Firefly (TV series)

American space Western television series / From Wikipedia, the free encyclopedia

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Firefly is an American space Western drama television series, created by writer and director Joss Whedon, under his Mutant Enemy Productions label. Whedon served as an executive producer, along with Tim Minear. The series is set in the year 2517, after the arrival of humans in a new star system, and follows the adventures of the renegade crew of Serenity, a "Firefly-class" spaceship. The ensemble cast portrays the nine characters living aboard Serenity. Whedon pitched the show as "nine people looking into the blackness of space and seeing nine different things."[1]

Quick facts: Firefly, Genre, Created by, Starring, Theme m...
Firefly
The word "Firefly" against a parchment background written in a golden illuminated flowing cursive script
Genre
Created byJoss Whedon
Starring
Theme music composerJoss Whedon
Opening theme"The Ballad of Serenity" performed by Sonny Rhodes
ComposerGreg Edmonson
Country of originUnited States
Original languageEnglish
No. of seasons1
No. of episodes14
Production
Executive producers
ProducerBen Edlund
CinematographyDavid Boyd
EditorLisa Lassek
Camera setupSingle-camera
Running time43–45 minutes
Production companies
Original release
NetworkFox
ReleaseSeptember 20 (2002-09-20) 
December 20, 2002 (2002-12-20)
Related
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The show explores the lives of a group of people, some of whom fought on the losing side of a civil war, who make a living on the fringes of society as part of the pioneer culture of their star system. The two surviving superpowers, the United States and China, fused to form the central federal government called the Alliance. According to Whedon's vision, "nothing will change in the future: technology will advance, but we will still have the same political, moral, and ethical problems as today."[2]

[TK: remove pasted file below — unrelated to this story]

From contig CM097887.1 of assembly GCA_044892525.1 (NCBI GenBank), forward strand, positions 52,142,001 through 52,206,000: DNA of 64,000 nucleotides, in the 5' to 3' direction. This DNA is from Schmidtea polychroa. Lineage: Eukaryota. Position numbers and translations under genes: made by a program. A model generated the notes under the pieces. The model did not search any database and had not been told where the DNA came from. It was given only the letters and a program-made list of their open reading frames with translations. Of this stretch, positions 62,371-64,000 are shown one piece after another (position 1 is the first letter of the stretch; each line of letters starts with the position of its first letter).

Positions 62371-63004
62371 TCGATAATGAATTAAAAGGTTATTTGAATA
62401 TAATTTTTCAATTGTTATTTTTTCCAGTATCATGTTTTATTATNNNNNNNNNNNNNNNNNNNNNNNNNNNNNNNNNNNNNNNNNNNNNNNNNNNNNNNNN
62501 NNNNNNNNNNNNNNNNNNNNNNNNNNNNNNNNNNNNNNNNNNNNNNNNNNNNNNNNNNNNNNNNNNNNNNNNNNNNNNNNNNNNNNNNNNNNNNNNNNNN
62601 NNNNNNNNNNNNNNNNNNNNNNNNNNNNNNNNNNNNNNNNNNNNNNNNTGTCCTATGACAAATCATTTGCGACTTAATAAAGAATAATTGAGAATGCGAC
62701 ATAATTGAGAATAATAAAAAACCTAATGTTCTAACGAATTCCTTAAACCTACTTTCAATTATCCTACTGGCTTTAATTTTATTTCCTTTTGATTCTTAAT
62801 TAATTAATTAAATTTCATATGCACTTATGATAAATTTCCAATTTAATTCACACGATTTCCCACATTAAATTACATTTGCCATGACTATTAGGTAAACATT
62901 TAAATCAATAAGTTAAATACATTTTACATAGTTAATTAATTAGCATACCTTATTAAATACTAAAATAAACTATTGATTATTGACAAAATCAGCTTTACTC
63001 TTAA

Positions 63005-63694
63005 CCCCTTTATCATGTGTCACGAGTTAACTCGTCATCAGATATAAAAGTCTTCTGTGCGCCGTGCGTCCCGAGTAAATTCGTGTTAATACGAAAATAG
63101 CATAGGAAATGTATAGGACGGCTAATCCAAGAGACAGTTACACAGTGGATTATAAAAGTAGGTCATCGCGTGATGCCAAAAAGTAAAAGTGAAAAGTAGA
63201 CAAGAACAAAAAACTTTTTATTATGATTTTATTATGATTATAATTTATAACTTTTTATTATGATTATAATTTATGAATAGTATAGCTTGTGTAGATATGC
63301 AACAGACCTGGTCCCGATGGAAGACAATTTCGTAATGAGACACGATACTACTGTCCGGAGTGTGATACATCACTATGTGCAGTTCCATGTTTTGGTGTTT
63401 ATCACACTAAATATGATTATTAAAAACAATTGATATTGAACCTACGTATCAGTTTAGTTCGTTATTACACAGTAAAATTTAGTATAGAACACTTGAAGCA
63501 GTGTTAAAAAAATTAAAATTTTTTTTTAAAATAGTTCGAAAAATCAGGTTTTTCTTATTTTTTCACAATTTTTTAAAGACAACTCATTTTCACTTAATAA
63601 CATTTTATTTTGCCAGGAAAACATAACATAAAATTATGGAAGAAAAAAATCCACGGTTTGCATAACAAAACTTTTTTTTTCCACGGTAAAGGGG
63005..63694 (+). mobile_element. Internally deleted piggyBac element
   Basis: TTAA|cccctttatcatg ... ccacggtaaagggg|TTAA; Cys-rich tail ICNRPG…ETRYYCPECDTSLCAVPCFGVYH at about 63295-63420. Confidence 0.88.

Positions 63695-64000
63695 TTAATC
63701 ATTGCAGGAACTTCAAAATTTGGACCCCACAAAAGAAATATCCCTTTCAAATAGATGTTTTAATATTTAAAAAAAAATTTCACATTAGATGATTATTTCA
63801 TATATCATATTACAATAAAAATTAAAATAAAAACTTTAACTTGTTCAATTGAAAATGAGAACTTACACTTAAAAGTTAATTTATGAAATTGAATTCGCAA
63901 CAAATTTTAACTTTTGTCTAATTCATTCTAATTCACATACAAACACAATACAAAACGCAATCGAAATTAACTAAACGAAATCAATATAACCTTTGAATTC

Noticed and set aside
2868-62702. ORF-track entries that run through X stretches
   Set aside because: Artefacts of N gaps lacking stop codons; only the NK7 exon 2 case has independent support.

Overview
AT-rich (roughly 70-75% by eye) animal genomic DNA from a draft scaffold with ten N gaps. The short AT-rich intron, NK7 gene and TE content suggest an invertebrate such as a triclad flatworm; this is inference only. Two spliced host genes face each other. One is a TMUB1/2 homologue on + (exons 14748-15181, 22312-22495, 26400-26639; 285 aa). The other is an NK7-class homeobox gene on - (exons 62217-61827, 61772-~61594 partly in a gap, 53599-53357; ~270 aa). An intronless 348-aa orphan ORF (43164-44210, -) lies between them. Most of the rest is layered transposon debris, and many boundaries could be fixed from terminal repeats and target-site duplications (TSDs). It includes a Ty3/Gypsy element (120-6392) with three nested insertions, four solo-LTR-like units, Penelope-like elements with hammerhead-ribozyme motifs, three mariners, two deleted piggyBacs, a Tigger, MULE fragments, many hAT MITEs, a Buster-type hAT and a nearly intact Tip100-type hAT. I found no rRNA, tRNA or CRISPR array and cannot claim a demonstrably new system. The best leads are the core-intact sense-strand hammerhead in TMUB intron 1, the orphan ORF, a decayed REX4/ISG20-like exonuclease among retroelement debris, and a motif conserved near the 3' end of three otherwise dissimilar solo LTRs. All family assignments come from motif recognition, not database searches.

Firefly premiered in the United States on the Fox network on September 20, 2002. By mid-December, Firefly had averaged 4.7 million viewers per episode and was 98th in Nielsen ratings.[3] It was canceled after 11 of the 14 produced episodes were aired. Despite the short life span of the series, it received strong sales when it was released on DVD and has large fan support campaigns.[4][5] It won a Primetime Emmy Award in 2003 for Outstanding Special Visual Effects for a Series. TV Guide ranked the series at No. 5 on their 2013 list of 60 shows that were "Cancelled Too Soon".[6]

The post-airing success of the show led Whedon and Universal Pictures to produce Serenity, a 2005 film which continues the story from the series.[4] The Firefly franchise expanded into other media, including comics and a role-playing game.[7][8]

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